Hands up, I don’t like Christmas Cake. I don’t apologise. It seems forced, overly fruity, almond pasted, icing sugared overload. It’s not for me. I am partial to a slice of Dundee cake. The problem with that, of course, is that it doesn’t always come up to what you Christmas cake fiends demand. So there is something to find in the middle. I think this is it – it has the fruit, and some alcoholic richness; but it pushes back the icing for a glaze and blanched almonds (so much better than the paste). It being Christmas time, the cake is fed – with the tipple of your choice – so that it keeps moist and tastes wonderful with a great glassful of sherry. Nuts, fruit, eggs, alcohol, and in this cake a little mixed spice and cinnamon (hence not so traditional). Don’t complain, it’s not Dundee cake, I know, it’s a Dundee Christmas Cake.
Now, there are two ways of doing this. Following this recipe, or buy some sweet crust pastry and some made mincemeat (which you improve by adding some of these ingredients) and save yourself some time. I suppose you pays your money you takes your choice, but part of the fun of christmas is getting in the kitchen with the carols on the radio and shutting the world out. You can also have a glass or two of wine while you do it and just tell people you are being festive, or at least getting merry.
Anyway, these are deep, rich with a nut crumble topping. You can make them in advance and store in an airtight container for a week, or freeze the pies and reheat when they are needed.
I have put this on now so that you can make the if you want. When mine are done for this year, a picture will follow.
The thing about Christmas lunch is that you want it to look special, but it helps if the appetizer isn’t overly filling or a pain to make. This one hits on both counts. First you make it in advance, and just take it from the fridge and put it onto the plate before serving. Second, the light crab flavour, with the coriander hit smoothed by that silky avocado mix is a magical start to Christmas lunch. This can feed six, personally I prefer this for four and get a bit more out of it. Some wholemeal toast on the side, with butter in the dish add to the delight of it all.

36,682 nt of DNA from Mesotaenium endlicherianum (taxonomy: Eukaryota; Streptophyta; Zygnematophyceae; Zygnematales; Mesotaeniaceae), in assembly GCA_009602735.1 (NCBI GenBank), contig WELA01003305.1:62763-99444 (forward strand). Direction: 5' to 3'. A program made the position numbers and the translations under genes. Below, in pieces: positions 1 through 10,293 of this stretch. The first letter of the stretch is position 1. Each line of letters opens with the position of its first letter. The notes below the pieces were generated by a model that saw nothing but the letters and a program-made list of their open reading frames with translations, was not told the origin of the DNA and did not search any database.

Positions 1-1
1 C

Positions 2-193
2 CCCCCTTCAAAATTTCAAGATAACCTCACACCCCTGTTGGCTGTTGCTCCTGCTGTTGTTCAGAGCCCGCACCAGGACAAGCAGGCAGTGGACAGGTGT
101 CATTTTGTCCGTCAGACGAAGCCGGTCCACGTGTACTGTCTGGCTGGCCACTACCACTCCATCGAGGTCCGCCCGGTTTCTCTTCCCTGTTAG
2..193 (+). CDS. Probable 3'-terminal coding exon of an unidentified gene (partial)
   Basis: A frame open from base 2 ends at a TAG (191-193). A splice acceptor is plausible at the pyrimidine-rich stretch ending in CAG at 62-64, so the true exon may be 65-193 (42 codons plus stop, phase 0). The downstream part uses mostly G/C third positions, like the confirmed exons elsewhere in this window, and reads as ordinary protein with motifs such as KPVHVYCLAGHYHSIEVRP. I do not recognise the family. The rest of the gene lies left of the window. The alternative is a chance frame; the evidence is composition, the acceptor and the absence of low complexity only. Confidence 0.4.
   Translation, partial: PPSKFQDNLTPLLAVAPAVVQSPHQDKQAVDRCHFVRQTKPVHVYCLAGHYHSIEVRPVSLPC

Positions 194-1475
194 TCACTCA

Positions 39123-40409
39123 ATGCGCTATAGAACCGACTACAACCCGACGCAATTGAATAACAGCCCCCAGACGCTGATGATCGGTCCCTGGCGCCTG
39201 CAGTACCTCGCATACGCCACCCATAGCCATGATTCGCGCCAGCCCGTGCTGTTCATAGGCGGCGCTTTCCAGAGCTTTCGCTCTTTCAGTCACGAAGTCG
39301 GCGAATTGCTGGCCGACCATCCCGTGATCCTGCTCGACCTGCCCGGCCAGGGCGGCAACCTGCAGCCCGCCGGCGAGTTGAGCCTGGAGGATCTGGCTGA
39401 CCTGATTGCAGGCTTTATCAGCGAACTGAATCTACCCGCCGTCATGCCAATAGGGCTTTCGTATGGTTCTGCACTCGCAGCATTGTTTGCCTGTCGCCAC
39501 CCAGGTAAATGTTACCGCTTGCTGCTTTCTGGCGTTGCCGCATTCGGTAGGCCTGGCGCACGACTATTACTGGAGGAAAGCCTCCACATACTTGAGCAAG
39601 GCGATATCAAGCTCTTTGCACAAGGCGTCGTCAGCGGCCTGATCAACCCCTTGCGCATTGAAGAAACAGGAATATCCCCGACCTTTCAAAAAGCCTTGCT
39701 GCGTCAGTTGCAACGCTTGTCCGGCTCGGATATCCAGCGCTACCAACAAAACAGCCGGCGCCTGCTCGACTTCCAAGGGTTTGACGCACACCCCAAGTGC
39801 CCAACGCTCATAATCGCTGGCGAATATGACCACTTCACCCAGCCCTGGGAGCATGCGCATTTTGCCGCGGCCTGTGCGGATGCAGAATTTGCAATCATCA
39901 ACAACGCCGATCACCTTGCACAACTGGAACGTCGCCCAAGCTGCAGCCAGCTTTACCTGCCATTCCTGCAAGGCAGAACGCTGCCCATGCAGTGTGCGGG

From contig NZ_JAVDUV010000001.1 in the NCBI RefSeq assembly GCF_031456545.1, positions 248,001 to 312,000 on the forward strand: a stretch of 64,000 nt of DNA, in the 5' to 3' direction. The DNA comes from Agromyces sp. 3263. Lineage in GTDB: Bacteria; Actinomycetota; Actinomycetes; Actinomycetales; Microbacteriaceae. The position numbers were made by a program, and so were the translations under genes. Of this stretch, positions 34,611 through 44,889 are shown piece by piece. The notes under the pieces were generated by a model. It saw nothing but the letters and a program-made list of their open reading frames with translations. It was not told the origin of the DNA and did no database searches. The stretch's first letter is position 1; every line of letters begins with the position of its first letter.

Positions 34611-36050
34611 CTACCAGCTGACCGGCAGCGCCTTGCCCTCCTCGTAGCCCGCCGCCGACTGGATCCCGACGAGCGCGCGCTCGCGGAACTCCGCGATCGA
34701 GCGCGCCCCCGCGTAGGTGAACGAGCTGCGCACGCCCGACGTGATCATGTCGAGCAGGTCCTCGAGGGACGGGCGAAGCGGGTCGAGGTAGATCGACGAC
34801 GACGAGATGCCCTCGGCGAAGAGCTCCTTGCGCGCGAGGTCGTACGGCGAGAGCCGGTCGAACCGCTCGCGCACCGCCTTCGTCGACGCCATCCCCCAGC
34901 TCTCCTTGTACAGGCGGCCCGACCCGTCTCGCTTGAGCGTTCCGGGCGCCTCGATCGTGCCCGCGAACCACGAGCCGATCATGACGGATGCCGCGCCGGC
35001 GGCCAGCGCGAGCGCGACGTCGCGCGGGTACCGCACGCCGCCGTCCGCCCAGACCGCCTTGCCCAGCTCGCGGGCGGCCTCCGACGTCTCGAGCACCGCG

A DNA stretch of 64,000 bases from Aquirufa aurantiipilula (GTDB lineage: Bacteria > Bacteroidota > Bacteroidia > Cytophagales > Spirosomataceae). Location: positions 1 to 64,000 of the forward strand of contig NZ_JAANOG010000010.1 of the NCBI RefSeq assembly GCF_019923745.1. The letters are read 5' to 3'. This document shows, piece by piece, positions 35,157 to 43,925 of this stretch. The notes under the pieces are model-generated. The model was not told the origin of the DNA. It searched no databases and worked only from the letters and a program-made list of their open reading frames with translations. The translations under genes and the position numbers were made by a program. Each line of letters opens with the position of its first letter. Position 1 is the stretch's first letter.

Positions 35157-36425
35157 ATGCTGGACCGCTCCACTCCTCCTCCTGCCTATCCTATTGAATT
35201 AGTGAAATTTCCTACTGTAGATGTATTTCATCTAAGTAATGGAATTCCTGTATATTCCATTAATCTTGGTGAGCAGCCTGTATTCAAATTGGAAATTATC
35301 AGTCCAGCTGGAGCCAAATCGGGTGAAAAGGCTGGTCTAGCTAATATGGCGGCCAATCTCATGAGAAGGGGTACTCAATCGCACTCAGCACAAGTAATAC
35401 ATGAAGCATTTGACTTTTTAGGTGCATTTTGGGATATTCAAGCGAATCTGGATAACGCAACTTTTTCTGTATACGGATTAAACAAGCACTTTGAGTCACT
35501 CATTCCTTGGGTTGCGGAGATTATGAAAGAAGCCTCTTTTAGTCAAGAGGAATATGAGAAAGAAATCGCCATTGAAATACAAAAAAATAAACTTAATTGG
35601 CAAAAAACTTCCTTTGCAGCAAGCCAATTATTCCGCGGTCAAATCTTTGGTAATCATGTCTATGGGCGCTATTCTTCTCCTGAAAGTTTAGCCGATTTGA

It is that time of year when perfectly sensible people, who cook Sunday lunch all year round, suddenly begin to panic about cooking a turkey. The idea is that you should shove it in the oven and enjoy your Christmas as much as your guests. So while this isn’t strictly a recipe, it might go some way to helping you get a less stressful Christmas. Usual rules apply, a frozen turkey should be thoroughly defrosted, and check it is fully cooked before serving. I don’t stuff the neck or cavity of the bird, this only adds to cooking time and sometimes better results come from making the stuffing separately. Don’t forget the roast potatoes, cabbage or the red wine sauce, and those quick sausage rolls.
This is one of those drinks that I have always wanted to make. It’s not that Christmas wouldn’t be Christmas with out it, but until I had made my own and sipped from its delicious alcoholic creaminess I knew I wouldn’t be happy. So I coerced an American friend to provide me with her family recipe, and this is it. Let me also tell you that this is brazen in its alcoholic lure. You can change out the levels of rum and whiskey, but try it like this first and then make your own version. Have a cool yule.
With the taste of the flavours of Christmas can come, for many of us, the unwanted after effect of the hangover. These two drinks don’t actually cure the hangover, but they can make your feelings change from one of imminent demise to at least agreed mutual tolerance with your brain’s response to the night before. The ease of the Corpse Reviver is that you don’t have to worry about measurements.
Christmas is coming, with the baking smells that always tell you the time of year. Here are some easy bake muffins. Just mix the dry ingredients together the night before, add the wet ingredients the following morning and bake. You can have these throughout the year, but on Christmas morning these work a treat for the guests when you really have other major cooking to worry about. You can also make these in small bite sizes as canapés. I have tweaked the original recipe.